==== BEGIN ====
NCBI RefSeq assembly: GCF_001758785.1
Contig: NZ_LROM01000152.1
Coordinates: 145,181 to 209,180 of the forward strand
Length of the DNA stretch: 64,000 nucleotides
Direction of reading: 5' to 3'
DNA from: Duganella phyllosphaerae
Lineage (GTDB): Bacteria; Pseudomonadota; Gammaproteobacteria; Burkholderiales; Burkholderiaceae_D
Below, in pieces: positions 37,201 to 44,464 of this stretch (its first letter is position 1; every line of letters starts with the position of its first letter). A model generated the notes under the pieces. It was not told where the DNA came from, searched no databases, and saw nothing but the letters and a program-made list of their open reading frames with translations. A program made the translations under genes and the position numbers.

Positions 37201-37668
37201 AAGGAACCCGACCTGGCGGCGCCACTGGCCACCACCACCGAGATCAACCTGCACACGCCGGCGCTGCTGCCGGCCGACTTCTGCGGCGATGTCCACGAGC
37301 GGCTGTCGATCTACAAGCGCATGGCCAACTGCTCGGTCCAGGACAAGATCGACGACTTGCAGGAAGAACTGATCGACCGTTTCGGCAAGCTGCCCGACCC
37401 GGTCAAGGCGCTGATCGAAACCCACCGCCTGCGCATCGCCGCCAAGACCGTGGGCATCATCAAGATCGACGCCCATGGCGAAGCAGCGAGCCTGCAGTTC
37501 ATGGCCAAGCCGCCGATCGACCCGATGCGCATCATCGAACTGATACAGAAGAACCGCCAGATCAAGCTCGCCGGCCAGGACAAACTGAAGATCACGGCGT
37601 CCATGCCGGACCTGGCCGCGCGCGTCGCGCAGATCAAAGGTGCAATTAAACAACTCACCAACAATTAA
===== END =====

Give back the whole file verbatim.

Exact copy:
NCBI RefSeq assembly: GCF_001758785.1
Contig: NZ_LROM01000152.1
Coordinates: 145,181 to 209,180 of the forward strand
Length of the DNA stretch: 64,000 nucleotides
Direction of reading: 5' to 3'
DNA from: Duganella phyllosphaerae
Lineage (GTDB): Bacteria; Pseudomonadota; Gammaproteobacteria; Burkholderiales; Burkholderiaceae_D
Below, in pieces: positions 37,201 to 44,464 of this stretch (its first letter is position 1; every line of letters starts with the position of its first letter). A model generated the notes under the pieces. It was not told where the DNA came from, searched no databases, and saw nothing but the letters and a program-made list of their open reading frames with translations. A program made the translations under genes and the position numbers.

Positions 37201-37668
37201 AAGGAACCCGACCTGGCGGCGCCACTGGCCACCACCACCGAGATCAACCTGCACACGCCGGCGCTGCTGCCGGCCGACTTCTGCGGCGATGTCCACGAGC
37301 GGCTGTCGATCTACAAGCGCATGGCCAACTGCTCGGTCCAGGACAAGATCGACGACTTGCAGGAAGAACTGATCGACCGTTTCGGCAAGCTGCCCGACCC
37401 GGTCAAGGCGCTGATCGAAACCCACCGCCTGCGCATCGCCGCCAAGACCGTGGGCATCATCAAGATCGACGCCCATGGCGAAGCAGCGAGCCTGCAGTTC
37501 ATGGCCAAGCCGCCGATCGACCCGATGCGCATCATCGAACTGATACAGAAGAACCGCCAGATCAAGCTCGCCGGCCAGGACAAACTGAAGATCACGGCGT
37601 CCATGCCGGACCTGGCCGCGCGCGTCGCGCAGATCAAAGGTGCAATTAAACAACTCACCAACAATTAA